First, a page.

A researcher has isolated at least three varieties of toxins on microscopic algae sticking to a type of seaweed called gracilaria, the same seaweed found in the bellies of dead manatees in Brevard County. The seaweed also is eaten by fish that are eaten by dolphins and pelicans.
A researcher working with Harbor Branch Oceanographic Institute has discovered several toxins that could be killing manatees, dolphins and pelicans in the northern Indian River Lagoon.
Peter Moeller, a research chemist at the National Ocean Service in Charleston, S.C., has isolated at least three varieties of toxins on microscopic algae sticking to a type of seaweed called gracilaria, the same seaweed found in the bellies of dead manatees in Brevard County. The seaweed also is eaten by fish that are eaten by dolphins and pelicans.
In the past year, 111 manatees, 51 dolphins and about 300 pelicans in Brevard County have died from unknown causes.
Researchers don’t know, however, what type of microalgae on the seaweed is producing the toxins.
“That’s the next step,” said Brian Lapointe, a research professor at Fort Pierce-based Harbor Branch, a division of Florida Atlantic University. “We have to identify the organism producing the toxins. … Then we’ll look at tissues (from dead manatees, dolphins and pelicans) to see if the organism is there, too, so we can make the link.”
Lapointe said he collected six seaweed samples May 29 in the lagoon near Cocoa Beach, “one of the hot spots for manatee deaths,” and sent them to Moeller.
“Normally, gracilaria isn’t toxic,” Lapointe said. “In fact, it’s widely consumed by humans in various parts of the world. But I sent it to Peter to look at what’s growing on the gracilaria, not at the seaweed itself. Peter’s one of the best toxin sleuths around. Sure enough, he turned it around pretty quickly.”
Lapointe said Moeller found three “bands” of toxins that killed mammal cells, adding there “could be several more organisms producing toxins.”
Researchers have suspected toxins were responsible for the manatee deaths because the animals appeared to be healthy but drowned due to toxic shock-like symptoms, Thomas R. “Tom” Reinert, a research administrator with the Florida Fish and Wildlife Conservation Commission, told members of the Indian River Lagoon National Estuary Program Advisory Board at their spring meeting in Vero Beach.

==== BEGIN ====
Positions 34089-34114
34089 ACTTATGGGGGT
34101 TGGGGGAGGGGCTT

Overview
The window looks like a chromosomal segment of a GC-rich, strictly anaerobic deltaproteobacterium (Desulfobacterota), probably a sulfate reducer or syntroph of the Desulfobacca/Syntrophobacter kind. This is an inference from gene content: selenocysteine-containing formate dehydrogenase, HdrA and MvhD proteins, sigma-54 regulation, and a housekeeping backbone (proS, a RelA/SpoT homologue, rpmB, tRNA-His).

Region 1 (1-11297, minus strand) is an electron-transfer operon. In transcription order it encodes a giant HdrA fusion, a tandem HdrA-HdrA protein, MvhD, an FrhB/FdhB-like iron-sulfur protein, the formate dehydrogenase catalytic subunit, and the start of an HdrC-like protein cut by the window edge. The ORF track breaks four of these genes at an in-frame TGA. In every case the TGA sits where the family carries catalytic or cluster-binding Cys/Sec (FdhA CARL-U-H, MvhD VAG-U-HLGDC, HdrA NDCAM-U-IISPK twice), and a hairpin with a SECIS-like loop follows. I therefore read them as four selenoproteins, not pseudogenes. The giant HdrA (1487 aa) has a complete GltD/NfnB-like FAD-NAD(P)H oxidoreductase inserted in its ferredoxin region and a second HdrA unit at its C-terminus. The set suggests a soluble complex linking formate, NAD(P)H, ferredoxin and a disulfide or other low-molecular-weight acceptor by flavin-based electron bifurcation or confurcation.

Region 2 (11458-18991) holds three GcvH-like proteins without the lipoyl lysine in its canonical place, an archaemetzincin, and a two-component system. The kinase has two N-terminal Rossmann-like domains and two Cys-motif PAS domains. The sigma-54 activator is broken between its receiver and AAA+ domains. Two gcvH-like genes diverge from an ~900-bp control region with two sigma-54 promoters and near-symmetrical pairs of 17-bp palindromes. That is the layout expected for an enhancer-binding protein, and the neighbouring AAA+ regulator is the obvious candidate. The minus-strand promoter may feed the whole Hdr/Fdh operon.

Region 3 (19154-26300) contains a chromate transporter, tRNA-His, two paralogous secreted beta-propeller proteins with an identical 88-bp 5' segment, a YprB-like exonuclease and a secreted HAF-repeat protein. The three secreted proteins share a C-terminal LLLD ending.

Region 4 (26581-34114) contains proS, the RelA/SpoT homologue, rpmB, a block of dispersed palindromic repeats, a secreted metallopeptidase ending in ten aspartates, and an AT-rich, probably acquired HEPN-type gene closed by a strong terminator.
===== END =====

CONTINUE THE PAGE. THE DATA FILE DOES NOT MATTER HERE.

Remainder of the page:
Manatees’ normal diet consists primarily of seagrass, but the widespread disappearance of seagrass in the northern lagoon has forced the animal to eat seaweed, especially gracilaria.
“With the manatees, there’s a direct link to the toxins,” Lapointe said.
The dead pelicans and dolphins, on the other hand, have been emaciated and parasite-ridden — apparently not victims of toxic shock, except that dolphins and pelicans eat fish that eat gracilaria.
Brian Lapointe: “So we could be looking at the same toxins,” Lapointe said, “killing in different ways.”
Lapointe said the toxins also pose a threat to humans.
“You would definitely not want to ingest the gracilaria that contains these toxins,” he said. “As for physical contact (from swimming or wading in the seaweed), we do not yet know the solubility of the toxin, but there is reason for concern.”
Typically, algae blooms thrive when there’s plenty of phosphorus in the water, Lapointe said. But when the phosphorus runs low, algae can begin producing toxins to out-compete other organisms.
“Basically, they’re fighting for the phosphorus,” Lapointe said.
STOP THE BLOOMS
The goal, Lapointe said, is to stop algae blooms from starting in the first place. Lapointe’s research so far suggests the excessive amounts of nutrients — including phosphorus and nitrogen — that feed the blooms come from several sources, including fertilizer runoff, septic tanks, sewer plants and reclaimed water.
“This is when we could really use those LOBOs,” Lapointe said, referring to Land/Ocean Biogeochemical Observatories, remote-controlled sensors that measure temperature, depth, salinity, turbidity, and the amount of chlorophyll and dissolved nitrogen and phosphorous in the water.
This spring, the Florida Legislature approved, but Gov. Rick Scott vetoed, a $2 million grant to help Harbor Branch set up a lagoon-wide “observatory” using LOBO devices.
Moeller, who could not be reached Monday, is funded by the National Oceanic and Atmospheric Administration. Lapointe said he plans to apply for a grant through the National Science Foundation to ramp up Harbor Branch’s research into lagoon toxins.
“Right now we have limited funds for this kind of focused yet major research effort,” he said. “To do this work at the level it needs to be is quite expensive.”